I waited with 200 or so others behind the velvet rope at the door of Club Oberon. They were letting us in a handful at a time. A few of those who came to shake their groove thang were dressed for the occasion. Platform shoes, giant sunglasses, afro wigs, glittery shorts, feathered boas, and plaid bellbottoms.
Outside the club doors, a petite, white-haired, mustachioed man in a white suit and red tie got into a shouting match with his woman. She was tall, wore a mask and knee-high black leather boots, and was completely topless save for tiny butterflies pasted to her breasts. Not even inside the club yet, and shit was already getting interesting.
The white haired man was the club owner, Mr. Oberon (played with chauvinistic flair by Shira Abergel). The woman his diva girlfriend, Tytania (Stephanie Chisholm). And it was here, even before walking into the club, that we got to see the beginnings of Diane Paulus and Randy Weiner's The Donkey Show, a 1970s Studio 54-like take on William Shakespeare's A Midsummer Night's Dream, playing at the Arsht Center through August 12.
For those unfamiliar with the Bard's play, Oberon is the king of the fairies, and Tytania, his wife. The gist of their story is their fight over the fate of one of their children and how their quarrels affect the weather in the forest and the star-crossed lovers who cavort within. In The Donkey Show's case, their quarrels affect the music and the discotheque's vibe. And, for the audience in attendance on the makeshift dance floor inside the stripped down Ziff Ballet Opera House, that meant a groovy time kicking it to some of the best disco hits of the 1970s.
The entire evening was a kaleidoscope of decadence and good times. It was hard not to get sucked into the vortex of spinning mirror balls and dancing glamour boys doused in glitter and wearing tight short shorts. The drinks were flowing, the music was pounding, and all around the festive dancing crowd, the performers put on their rendition of Shakespeare's play. It was as if a play broke out inside a party.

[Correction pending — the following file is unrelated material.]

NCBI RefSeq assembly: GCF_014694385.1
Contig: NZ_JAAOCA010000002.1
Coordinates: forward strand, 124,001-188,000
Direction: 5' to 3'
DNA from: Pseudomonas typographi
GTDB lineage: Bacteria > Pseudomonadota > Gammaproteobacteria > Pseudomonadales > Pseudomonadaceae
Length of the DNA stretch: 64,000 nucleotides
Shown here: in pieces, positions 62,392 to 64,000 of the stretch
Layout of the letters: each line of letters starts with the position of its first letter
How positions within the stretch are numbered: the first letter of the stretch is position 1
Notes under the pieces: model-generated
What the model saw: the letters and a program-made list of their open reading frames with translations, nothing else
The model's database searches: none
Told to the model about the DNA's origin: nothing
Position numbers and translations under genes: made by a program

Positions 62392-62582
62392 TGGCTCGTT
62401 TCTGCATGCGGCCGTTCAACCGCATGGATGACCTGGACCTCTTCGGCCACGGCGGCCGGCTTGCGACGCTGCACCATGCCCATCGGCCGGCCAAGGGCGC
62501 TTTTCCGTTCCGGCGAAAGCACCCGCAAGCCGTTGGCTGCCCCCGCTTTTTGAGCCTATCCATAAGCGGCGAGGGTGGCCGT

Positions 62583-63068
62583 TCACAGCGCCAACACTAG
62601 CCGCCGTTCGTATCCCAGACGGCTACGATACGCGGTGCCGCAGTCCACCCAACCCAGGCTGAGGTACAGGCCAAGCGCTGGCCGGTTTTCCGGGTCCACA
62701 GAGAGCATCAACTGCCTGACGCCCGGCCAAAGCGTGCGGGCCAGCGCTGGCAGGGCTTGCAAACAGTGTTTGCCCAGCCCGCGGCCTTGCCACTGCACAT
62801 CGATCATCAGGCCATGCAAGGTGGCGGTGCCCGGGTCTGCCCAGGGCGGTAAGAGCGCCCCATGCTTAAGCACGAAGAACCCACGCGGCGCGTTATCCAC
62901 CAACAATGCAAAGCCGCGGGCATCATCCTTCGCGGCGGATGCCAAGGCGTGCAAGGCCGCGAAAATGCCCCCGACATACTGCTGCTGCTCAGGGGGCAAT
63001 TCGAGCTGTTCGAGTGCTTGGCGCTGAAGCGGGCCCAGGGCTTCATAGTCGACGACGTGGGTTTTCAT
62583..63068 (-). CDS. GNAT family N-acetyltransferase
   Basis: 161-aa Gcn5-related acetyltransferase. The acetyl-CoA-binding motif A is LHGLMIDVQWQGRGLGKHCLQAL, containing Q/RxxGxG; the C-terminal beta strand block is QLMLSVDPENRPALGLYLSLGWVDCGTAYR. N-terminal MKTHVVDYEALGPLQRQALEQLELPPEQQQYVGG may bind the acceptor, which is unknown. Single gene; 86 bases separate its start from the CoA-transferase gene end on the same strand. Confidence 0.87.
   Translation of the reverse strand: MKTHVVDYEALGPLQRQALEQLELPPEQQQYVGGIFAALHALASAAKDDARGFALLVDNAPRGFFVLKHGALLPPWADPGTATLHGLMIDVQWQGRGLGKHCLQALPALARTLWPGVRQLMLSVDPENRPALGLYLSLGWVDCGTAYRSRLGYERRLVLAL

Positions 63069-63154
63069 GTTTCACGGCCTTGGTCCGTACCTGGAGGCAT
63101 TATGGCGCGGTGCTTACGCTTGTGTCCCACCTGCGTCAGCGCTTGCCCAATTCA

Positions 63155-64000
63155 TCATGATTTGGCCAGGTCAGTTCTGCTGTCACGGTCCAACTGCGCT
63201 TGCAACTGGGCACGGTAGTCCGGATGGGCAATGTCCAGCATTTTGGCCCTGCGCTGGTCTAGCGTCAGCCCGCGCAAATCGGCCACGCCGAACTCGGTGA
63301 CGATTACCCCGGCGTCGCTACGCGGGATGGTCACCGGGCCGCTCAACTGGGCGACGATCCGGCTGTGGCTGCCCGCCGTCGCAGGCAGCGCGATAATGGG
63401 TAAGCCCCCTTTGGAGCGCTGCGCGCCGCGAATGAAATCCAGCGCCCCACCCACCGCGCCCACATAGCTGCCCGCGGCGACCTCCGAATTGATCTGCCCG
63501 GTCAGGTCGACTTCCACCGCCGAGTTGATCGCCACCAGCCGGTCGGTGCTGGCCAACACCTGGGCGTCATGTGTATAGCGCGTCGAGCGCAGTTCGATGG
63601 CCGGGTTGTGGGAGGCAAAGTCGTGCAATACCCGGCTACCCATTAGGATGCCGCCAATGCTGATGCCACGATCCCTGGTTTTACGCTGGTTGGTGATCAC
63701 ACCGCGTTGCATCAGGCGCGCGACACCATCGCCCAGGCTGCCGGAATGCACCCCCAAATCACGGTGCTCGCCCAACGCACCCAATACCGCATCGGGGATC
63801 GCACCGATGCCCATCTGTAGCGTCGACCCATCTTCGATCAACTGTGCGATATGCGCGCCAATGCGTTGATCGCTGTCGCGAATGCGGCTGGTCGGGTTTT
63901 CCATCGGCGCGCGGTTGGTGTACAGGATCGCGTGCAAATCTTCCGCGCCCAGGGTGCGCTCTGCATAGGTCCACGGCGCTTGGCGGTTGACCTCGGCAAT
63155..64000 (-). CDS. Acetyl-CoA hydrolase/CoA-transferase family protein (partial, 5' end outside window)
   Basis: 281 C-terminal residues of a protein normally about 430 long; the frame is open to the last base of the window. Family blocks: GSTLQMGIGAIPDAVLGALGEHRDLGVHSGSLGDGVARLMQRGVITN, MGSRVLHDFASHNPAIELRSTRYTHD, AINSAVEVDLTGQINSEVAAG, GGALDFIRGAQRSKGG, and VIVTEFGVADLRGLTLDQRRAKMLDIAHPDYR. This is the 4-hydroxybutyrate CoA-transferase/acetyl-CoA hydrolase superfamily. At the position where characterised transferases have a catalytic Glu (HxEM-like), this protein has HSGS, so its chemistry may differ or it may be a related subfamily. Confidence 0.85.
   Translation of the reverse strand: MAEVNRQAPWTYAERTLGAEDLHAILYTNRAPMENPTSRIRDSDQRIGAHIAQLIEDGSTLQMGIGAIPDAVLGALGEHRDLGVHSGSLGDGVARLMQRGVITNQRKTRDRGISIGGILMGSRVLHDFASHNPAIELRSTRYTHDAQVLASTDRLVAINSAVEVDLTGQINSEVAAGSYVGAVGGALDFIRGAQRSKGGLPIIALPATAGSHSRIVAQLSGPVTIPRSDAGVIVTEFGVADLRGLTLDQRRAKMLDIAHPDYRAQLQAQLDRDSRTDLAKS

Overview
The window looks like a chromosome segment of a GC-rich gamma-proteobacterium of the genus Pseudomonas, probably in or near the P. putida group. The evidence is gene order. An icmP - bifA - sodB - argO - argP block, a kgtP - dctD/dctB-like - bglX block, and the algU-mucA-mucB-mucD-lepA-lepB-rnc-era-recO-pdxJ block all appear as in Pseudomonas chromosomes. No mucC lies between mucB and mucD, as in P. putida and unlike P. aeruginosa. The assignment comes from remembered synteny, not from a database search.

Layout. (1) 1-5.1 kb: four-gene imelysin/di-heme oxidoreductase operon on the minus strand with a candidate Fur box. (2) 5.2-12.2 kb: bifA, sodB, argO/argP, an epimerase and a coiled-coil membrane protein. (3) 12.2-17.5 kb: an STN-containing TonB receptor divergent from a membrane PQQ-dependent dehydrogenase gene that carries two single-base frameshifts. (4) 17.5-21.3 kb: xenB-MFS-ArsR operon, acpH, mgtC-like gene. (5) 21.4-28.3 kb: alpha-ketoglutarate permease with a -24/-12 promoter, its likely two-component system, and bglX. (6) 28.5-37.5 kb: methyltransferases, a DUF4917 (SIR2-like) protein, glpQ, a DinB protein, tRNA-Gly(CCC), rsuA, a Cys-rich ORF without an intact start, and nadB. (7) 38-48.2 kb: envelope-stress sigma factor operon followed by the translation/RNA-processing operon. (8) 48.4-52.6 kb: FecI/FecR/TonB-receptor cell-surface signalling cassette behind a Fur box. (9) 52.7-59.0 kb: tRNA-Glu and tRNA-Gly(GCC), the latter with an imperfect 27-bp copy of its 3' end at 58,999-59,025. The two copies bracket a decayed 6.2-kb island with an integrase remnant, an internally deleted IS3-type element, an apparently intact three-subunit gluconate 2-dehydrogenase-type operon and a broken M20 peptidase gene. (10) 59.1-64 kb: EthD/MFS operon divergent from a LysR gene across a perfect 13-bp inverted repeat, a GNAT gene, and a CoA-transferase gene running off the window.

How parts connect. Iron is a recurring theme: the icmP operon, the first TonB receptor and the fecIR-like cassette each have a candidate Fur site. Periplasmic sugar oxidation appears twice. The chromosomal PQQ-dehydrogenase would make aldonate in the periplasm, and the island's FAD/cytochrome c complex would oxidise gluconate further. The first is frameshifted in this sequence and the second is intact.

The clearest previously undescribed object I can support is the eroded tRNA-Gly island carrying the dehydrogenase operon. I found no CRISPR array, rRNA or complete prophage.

The DJ spun tracks such as YMCA, Ring My Bell, and I Love The Nightlife, all while the actors danced, glided, and ran through the dance floor, acting out the play's central parts with the aid of spotlights and lavalier microphones, while glitter rained down and bubbles floated about the audience dancing the night away.
Shakespeare's plays are filled with sexual overtones and innuendos, probably none more than a play featuring love potions and sexually ambiguous fairies like Puck -- played here as Dr. Wheelgood by Luis Cuevas, sporting a winged hat and roller skates. Instead of frolicking through the woods, however, these fairies danced on platforms and swung from aerial straps while the audience got down to Michael Jackson's Don't Stop 'Til You Get Enough.
Directed by Allegra Libonati, who transformed the Arsht into a colorful glittering stardust, The Donkey Show is an amalgam of spectacular performance art and Saturday Night Fever with a pulse. What works for the show is that the male parts (save for the fairies) are all played by women. Amazing what a fake mustache and good acting chops can do. In all the footage from the '70s I've ever seen, all the men were diminutive and thin, probably from the mountains of blow they did. So women playing the male parts worked. Abergel and Chisholm were highlights not only as Oberon and Tytiana, but also as Mia (Abergel) and Sander (Chisholm).
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The one fault in the show was probably the convoluted way the story was played out. If you walk into The Donkey Show not knowing A Midsummer Night's Dream, the whole thing will seem like some seriously nonsensical trippy-ass shit. But the Shakespearean pretense is to be left at the velvet ropes outside. This show is all about dancing your ass off and having a great time with a full-on '70s vibe, all while being immersed within a play. The Donkey Show is all together inventive, entertaining and mostly, fun.
A 1970s disco is the perfect place for a modern take on a play like A Midsummer Night's Dream. Music blaring, glitter flying, alcohol flowing, mirror balls spinning, and people getting sweaty and gropey on the dance floor equals a kickass time for all. And then there's the part of the story where Tytania drinks a love potion (well, in this case, it's injected after being cooked in a spoon), which makes her fall in love with a donkey with an afro. And that's as close to Studio 54 circa 1977 as we're ever gonna get.
The Donkey Show runs through August 12 at the Arsht Center (1300 Biscayne Blvd.) VIP table tickets cost $60. Dance floor tickets cost $45. Call 305-949-6722 or visit arshtcenter.org.